OXNARD, Calif. – Tight ends coach Wes Phillips wasn’t sure how to approach it.
While this might be his first season in his new role, Phillips is no stranger to the coaching staff as he enters his seventh year with the club. And he’s heard more about the game of football from the breakfast table, listening to his dad, Wade Phillips, and his grandfather, Bum.
So when Phillips prepared the tape of last year’s preseason game with the Raiders, he proceeded with caution when it came to a certain catch over the middle made by Jason Witten. It just so happened to be the one that Witten got hit awkwardly in the midsection, causing a lacerated spleen injury that instantly put his season in jeopardy.
As it turned out, Witten only missed the remaining of training camp and he found a way to make it back for the 2012 season opener against the Giants. He wasn’t himself for the first three or four games of the year, but obviously found his groove in time to have not only a Witten-like campaign, but even better than that. He set the NFL’s single-season record for catches by a tight end with 110 and returned to the Pro Bowl for an eighth time.
But even though it turned out to be a storybook season for Witten individually, the play itself was thought about again as the Cowboys return to the scene Friday night for another preseason game with the Raiders at Oakland-Alameda County Coliseum.
View Photo Here.
USA TODAY Sports’ Lindsay H. Jones posted the above photo to her Instagram, a photo that shows Dallas Cowboys tight end Jason Witten and his two sons.
Each of Witten’s sons are wearing Witten #82 jerseys with “Daddy” as the name.
If you’ll excuse me, I’m going to go swim in this sea of adorableness.
The Cowboys play in Oakland Friday, which is where they played their first preseason game last year, and where star tight end Jason Witten got seriously injured.
Witten got hit after catching a short pass and was later diagnosed with a lacerated spleen.
During his daily press conference, Cowboys head coach Jason Garrett was asked about the injury from nearly a year ago.
“We stood right outside that cafeteria, about three minutes after he heard the news about what it actually was,” said Garrett. “And he said, ‘I’m playing in that Giants game.’
“I kind of looked at him and said, OK what are you going to do in the next couple weeks? (Witten said) ‘I have to be motionless in my bed for two weeks.’
“I was like, huh, this will be interesting timing. But he’s just an amazing guy.”
Of course, Witten did make it back in time to play in the regular season opener against the New York Giants.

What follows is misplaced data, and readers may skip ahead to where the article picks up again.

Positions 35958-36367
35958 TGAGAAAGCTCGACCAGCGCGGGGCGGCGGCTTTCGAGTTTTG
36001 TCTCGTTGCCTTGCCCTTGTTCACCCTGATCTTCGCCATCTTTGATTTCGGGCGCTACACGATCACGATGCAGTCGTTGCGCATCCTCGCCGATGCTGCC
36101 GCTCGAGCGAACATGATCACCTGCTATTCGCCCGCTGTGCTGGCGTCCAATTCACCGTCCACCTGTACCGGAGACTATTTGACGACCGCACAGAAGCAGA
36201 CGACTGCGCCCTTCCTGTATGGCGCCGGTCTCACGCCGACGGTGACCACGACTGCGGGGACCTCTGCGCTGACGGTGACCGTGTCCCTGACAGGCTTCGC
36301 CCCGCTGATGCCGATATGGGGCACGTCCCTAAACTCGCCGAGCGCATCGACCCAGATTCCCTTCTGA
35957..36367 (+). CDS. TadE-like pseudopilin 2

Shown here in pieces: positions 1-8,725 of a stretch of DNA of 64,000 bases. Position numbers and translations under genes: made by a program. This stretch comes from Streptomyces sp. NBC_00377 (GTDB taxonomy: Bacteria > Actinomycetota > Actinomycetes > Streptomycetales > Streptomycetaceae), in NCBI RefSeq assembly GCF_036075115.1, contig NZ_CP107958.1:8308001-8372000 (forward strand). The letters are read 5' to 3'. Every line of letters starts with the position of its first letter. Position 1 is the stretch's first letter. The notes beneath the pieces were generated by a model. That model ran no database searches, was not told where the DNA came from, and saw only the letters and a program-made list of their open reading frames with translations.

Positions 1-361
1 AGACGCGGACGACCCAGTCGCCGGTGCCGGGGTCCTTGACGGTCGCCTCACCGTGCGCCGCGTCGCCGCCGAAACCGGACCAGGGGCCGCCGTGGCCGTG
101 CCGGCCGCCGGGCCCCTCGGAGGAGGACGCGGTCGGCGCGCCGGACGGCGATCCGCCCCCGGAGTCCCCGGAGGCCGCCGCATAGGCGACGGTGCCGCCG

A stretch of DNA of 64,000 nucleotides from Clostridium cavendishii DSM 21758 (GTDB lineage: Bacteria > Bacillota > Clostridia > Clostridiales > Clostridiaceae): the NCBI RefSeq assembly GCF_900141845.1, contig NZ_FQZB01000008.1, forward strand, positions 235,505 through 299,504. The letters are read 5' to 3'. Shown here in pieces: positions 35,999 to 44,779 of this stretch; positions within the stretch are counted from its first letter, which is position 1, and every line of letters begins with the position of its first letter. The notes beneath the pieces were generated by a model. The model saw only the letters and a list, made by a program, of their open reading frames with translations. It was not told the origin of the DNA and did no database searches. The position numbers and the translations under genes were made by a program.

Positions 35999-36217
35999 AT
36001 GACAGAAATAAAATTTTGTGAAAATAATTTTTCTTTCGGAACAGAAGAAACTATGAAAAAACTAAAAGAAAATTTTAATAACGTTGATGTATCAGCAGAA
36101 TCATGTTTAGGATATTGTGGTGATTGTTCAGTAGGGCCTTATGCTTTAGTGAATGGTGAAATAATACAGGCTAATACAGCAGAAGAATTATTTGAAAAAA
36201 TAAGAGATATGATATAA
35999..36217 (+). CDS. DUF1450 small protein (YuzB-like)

“Forget 110 catches, forget 8-time Pro Bowl, forget all that stuff,” said Garrett. “When you tell the Witten story, I start with that one.”
Playing in Oakland means playing on dirt, at least some of the time.
The Raiders play in O.co Coliseum, which they share with the Oakland A’s. That means some plays begin on the infield dirt.
“I guess it’s one of the last fields that has the dirt infield, and you just gotta’ deal with it,” Garrett said. “Reminds you of the old days.”
In fact, the Coliseum is the last stadium to have MLB and NFL played there.
It used to be common. Cincinnati, Pittsburgh and Philadelphia (among others) had those cookie-cutter stadiums born in the late 1960s and early 70s, stadiums designed specifically to be home to both baseball and football teams. Those stadiums had the rock-hard AstroTurf that was hard on athletes, but easy to maintain.
Cleveland’s old Municipal Stadium had both the Browns and Indians play there until Jacobs Field (now Progressive Field) opened in 1994. Candlestick Park hosted both the 49ers and Giants from 1971 until 2000.
Very recently, the Dolphins and Marlins in Miami shared Sun Life Stadium, but that stopped when the baseball team moved to their new downtown stadium in 2012.
So playing in Oakland is truly unique now.
“The approach is to remind them to get out there early, get your shoes right,” said Garrett. “Don’t let equipment beat you.
For years, the Cowboys have been nothing if not erratic. Whether it’s quarterback Tony Romo’s on-field inconsistencies, the vacillations of owner Jerry Jones, or the propensity of a very smart head coach (Jason Garrett is a Princeton grad who scored a 36 on the Wonderlic test) to make silly in-game decisions, Dallas has all too often seemed like a team that just cannot get out of its own way.
The exception — the Cowboys’ one consistent bright spot over the last several years — has been tight end Jason Witten. Witten has caught more than 90 passes in four of the last six seasons, including 110 last year, despite battling injuries and having to catch passes from both Good Tony Romo and Bad Tony Romo. Witten is not the vertical threat he once was, as his yards per catch dipped below 10 last year for the first time since his rookie season. But his game is like a veteran NBA power forward: working the underneath areas, always hitting the open 15-footer, and making up for what he lacks in raw speed with an incredible combination of power, balance, and practiced, nuanced agility.
What makes Witten special is how he uses a natural knack for getting open at football’s highest level. It’s a backyard principle that he’s made work in the NFL, primarily with what is known as an option route. As its name implies, receivers on an option route don’t just run x-many yards and simply break in or out. Instead, they have several choices within the same play, all depending on what the defense does. For the Cowboys, Witten’s “routes” are often a suggestion: Just get open.
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